Maybe Pansy saw him the way I wanted to, half blind, without the cruel light of actual knowledge. 
I don’t know if I said it right or not when I said it to Bob. It’s much easier saying everything you want to say when you are the only one that is listening. 
…I was thinking how ironic it was, how unfair that I’d been mad for so long at the person who stuck around instead of the one who abandoned me. 
 It’s what you do when you grow up, apparently, face up to things you’d rather not and accept the fact that nobody is who you thought they were, maybe not even close.

In between worlds

Pondering on what is real and what is not while rains lash on,when I’m neither asleep nor awake but in a world in between, in a dream like haze.

I’m steering back and forth 
between 
a dream filled reality
or sleep  
I know not. 
The rain has stopped 
but the growling thunder 
is a sign 
of what is to come. 
A gentle cool breeze 
is coming through the open window 
along with a fine spray.
The house is plunged into darkness 
the power as unreliable 
as the weather forecast. 
I only realize the true value 
of something 
when it is no longer within my grasp.
That is when I want to come back 
the bridge burnt
and the leap can’t be taken.
I listen to the birds gaily chirping 
in spite of the constant growling thunder.
A plane flew by desperate to land 
before the rain descends again. 
When the light comes 
I find its glare too harsh 
having been comforted by darkness
I have made my peace with it. 
I maybe afraid of it
but it has become my friend. 

I am Alive

People forget and forget so easily. Faces. Names. Feelings. Memories. Everything. Where did it all go? You wonder if it ever really happened in the first place. Where are the keepsakes and the letters? Why don’t people think in what might have beens? Why don’t they hold on till their last breath? Why wasn’t there a last phone call? Why let it go all so easily as if it didn’t matter in the first place at all?  Is getting over things so damn easy?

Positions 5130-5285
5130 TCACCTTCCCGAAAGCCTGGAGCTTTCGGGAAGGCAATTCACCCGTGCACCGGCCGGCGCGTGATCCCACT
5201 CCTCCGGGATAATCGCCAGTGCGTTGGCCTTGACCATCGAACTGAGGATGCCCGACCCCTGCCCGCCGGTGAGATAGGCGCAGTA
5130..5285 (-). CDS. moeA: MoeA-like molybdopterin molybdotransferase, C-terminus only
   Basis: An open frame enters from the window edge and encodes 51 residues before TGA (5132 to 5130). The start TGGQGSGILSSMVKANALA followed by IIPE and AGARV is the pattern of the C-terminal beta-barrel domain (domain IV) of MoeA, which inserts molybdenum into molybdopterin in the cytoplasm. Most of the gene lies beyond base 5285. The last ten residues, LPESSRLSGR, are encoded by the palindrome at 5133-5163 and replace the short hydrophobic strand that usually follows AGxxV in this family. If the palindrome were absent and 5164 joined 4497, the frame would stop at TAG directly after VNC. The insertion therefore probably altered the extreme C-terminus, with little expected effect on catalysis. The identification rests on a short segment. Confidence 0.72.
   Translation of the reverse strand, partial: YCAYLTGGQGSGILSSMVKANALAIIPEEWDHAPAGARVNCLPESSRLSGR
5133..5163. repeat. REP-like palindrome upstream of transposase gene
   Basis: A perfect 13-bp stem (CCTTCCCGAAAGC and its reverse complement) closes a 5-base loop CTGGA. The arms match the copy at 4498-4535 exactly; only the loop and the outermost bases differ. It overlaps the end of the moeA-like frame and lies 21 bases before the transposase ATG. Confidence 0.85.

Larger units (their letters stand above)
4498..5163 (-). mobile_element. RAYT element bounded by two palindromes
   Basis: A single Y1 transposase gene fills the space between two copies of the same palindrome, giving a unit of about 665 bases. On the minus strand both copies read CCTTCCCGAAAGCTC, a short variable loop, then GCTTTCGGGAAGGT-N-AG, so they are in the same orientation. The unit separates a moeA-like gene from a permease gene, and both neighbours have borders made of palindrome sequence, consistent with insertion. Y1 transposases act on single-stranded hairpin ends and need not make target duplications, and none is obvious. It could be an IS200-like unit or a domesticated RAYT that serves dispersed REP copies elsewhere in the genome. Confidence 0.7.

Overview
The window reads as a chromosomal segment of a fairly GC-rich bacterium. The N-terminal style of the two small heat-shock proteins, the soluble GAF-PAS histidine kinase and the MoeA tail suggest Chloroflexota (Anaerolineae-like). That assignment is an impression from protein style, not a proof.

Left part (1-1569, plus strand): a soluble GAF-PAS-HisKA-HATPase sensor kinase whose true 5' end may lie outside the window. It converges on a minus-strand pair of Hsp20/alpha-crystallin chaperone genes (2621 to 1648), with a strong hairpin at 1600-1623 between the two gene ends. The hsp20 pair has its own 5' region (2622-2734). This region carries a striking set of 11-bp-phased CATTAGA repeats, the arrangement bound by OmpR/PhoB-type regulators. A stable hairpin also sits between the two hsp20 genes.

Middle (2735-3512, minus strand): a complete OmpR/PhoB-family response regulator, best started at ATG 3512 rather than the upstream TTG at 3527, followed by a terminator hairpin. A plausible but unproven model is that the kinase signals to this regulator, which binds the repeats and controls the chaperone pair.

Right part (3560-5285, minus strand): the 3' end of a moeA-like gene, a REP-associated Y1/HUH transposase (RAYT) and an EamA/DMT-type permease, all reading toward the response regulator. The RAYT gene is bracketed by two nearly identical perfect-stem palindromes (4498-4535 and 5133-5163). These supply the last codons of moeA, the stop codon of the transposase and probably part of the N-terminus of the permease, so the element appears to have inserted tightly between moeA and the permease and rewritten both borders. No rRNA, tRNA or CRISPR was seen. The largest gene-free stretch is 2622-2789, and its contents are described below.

The face in the picture fades. The once loved name ceases to matter. The name which you once worshipped becomes just another word that you know but will never use. The song brings back memories of the days gone by and nostalgia is now tinged with sadness.

Feelings are the worse part,they say. But if you can’t remember that heady feeling, the crest like highs and the bottomless lows, then yours is a heart or a machine, I ask?

Fond memories, warped memories, twisted memories and downright bad memories are all better than having no recollection whatsoever.

What’s the use if everything is so ephemeral, the rational mind harps? You think you have a second chance at everything but you never do. Life is harsh dear girl, get used to it. Shut up, I say.  I will listen to you when the time is right (read after I’m dead).

I know everyone is waiting with  bated breath for your dreams to shatter, they can enjoy the noise and think, yes we are better off with the practical approach to life. All the pain will be worth it. Now she, the naive whimsical idealistic dreamer will know real pain. Oh victory at last !

O capricious fate you will never win. Not over me. The last laugh may not be mine but it certainly won’t be yours, get it? I live, love , get hurt and go through a gamut of emotions but that doesn’t stop me from delving back in with full force, with all my optimism and enthusiasm. With all I have.  Jaded? Me? Never for long. Nothing lasts forever. My yo-yo like nature allows me to spring back from both walk-on-the-cloud-nine happiness and drown-yourself-in-the-drug-of-your-choice sadness. It can happen in an instant and can even take years but happen it will. I am the same old soul, nothing tarnishes me forever.

Who will know the value of dreams if they aren’t shattered? Like the rose tinted glasses I keep handy, it’s okay if they are lost. I will find myself a new one or may be go off without it and see what the fuss is all about.

Bon voyage.